455 F.2d 924
Roy H. PEOPLES, Appellee,
Elliott L. RICHARDSON, Secretary of Health, Education and
United States Court of Appeals,
Argued Dec. 8, 1971.
Decided Feb. 10, 1972.
Raymond D. Battocchi, Atty., Dept. of Justice (L. Patrick Gray, III, Asst. Atty. Gen. of U. S., Kathryn H. Baldwin, Atty., Dept. of Justice, Joseph O. Rogers, Jr., and John K. Grisso, U. S. Attys., D. S. C., on brief), for appellant.
James B. Stephen, Spartanburg, S. C. (George H. Thomason, Spartanburg, S. C., on brief), for appellee.
Before BOREMAN, Senior Circuit Judge, and BRYAN and BUTZNER, Circuit Judges.
The Secretary appeals from the district court's order remanding Roy H. Peoples' third application for a period of disability and disability benefits under the Social Security Act for an evidentiary hearing on its merits. We reverse and remand for dismissal of Peoples' complaint.
Peoples filed his first application on November 1, 1962, claiming disability as of July 2, 1962 because of high blood pressure and a heart condition. After a hearing, the examiner denied the application, and the appeals council affirmed. Peoples did not seek judicial review.
On November 3, 1966, Peoples filed his second application again claiming disability from July 1962. This application was denied initially and on reconsideration. Peoples did not seek a hearing.
Peoples' third application, filed May 6, 1969, was denied initially and on reconsideration. His request for a hearing was dismissed on the ground of res judicata because the examiner concluded that the decision on the second application, which had become final, adjudicated all his rights through the expiration of his insured status on September 30, 1966. The appeals council affirmed. The district judge, however, held that res judicata was inapplicable because Peoples had no hearing on his second application.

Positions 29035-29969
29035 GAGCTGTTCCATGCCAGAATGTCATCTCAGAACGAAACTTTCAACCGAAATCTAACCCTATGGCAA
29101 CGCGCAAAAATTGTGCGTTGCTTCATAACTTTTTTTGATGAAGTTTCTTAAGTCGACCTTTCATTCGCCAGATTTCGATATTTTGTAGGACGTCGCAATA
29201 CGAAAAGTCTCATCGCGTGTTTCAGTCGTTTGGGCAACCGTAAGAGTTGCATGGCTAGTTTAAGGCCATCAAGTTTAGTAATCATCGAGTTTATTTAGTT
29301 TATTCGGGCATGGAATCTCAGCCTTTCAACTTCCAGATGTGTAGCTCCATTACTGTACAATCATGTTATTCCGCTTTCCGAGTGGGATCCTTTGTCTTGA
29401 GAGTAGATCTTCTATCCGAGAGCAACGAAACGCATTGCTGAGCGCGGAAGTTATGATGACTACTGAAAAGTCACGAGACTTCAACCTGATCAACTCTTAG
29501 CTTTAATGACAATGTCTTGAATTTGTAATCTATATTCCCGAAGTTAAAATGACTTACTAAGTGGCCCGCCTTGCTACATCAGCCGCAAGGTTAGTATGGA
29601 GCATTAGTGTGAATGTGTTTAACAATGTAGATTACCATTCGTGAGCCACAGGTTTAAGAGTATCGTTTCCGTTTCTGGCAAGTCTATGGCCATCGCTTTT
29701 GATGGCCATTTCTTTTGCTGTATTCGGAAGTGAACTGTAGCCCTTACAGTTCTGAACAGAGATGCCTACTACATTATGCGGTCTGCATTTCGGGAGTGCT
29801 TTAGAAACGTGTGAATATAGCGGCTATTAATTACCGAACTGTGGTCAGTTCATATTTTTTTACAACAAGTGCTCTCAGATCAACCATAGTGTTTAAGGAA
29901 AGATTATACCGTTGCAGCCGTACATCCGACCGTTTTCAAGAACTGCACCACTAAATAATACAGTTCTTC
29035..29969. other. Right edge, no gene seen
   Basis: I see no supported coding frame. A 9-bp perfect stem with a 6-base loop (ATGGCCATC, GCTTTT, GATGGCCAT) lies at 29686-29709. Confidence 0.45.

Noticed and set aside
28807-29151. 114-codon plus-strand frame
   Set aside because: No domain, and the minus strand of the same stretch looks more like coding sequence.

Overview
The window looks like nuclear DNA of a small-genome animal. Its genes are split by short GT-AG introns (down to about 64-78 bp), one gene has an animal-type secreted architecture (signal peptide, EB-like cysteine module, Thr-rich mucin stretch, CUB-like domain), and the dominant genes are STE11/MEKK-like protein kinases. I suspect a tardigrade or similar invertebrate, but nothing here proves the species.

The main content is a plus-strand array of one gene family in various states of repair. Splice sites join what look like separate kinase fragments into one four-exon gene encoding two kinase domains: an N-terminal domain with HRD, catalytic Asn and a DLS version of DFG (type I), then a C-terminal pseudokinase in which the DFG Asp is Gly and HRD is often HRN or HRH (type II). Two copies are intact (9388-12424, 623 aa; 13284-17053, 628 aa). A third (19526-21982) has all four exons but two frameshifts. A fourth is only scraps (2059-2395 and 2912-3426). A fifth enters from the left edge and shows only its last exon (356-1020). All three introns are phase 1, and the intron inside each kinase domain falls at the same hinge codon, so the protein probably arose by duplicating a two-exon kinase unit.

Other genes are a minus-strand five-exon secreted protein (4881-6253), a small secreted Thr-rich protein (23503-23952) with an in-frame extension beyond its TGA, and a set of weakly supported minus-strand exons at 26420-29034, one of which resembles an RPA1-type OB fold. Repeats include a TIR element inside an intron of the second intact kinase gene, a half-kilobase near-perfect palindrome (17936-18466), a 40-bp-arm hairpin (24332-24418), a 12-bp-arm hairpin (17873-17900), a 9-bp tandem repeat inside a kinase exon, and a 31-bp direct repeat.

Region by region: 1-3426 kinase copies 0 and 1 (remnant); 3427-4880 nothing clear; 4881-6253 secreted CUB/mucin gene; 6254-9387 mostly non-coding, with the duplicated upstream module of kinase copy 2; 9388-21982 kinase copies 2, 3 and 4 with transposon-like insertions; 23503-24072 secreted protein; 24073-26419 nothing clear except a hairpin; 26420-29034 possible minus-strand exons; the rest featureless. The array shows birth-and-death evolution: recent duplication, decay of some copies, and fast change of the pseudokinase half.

After the decision of the district court in this case, we ruled in Leviner v. Richardson, 443 F.2d 1338 (4th Cir. 1971), that proceedings on which the doctrine of res judicata is based need not include a hearing. In Leviner, because the record on appeal was incomplete, we remanded so the district court could determine whether res judicata was applicable. In contrast, the record now before us is adequate to show that Peoples' third application was properly dismissed by the hearing examiner under the doctrine of res judicata. The rights, issues, and facts involved in both the second and third applications were the same, and no error appears on the face of the record. Easley v. Finch, 431 F.2d 1351 (4th Cir. 1970).
Parenthetically, we note that the Secretary asks us to treat the third application as a petition to reopen the second application and to consider the denial of the third application as an unreviewable decision not to reopen the second application. Compare Cappadora v. Celebrezze, 356 F.2d 1 (2d Cir. 1966), with Filice v. Celebrezze, 319 F.2d 443 (9th Cir. 1963). However, neither the hearing examiner nor the appeals council referred to Peoples' third application as a petition to reopen. Instead, the hearing examiner dismissed the application under 20 C.F.R. Sec. 404.937(a), which deals with res judicata. We recognize that res judicata and reopening are often closely related, but this is not always so, especially when matters outside the record are pertinent.
In connection with his third application, Peoples submitted information to the appeals council about the incapacitating illness of his former attorney and of his own limited education. Strictly speaking, this evidence would have slight bearing on the issue of res judicata, but it might be material with respect to reopening the second application. The appeals council, however, did not mention the evidence, and the record contains no decision purported to have been made under 20 C.F.R. Secs. 404.957, and 404.958, which govern reopening. Therefore, we believe that this is not an appropriate case to consider the alternative issues the Secretary presents.
The judgment of the district court is reversed, and this case is remanded for entry of an order dismissing Peoples' complaint.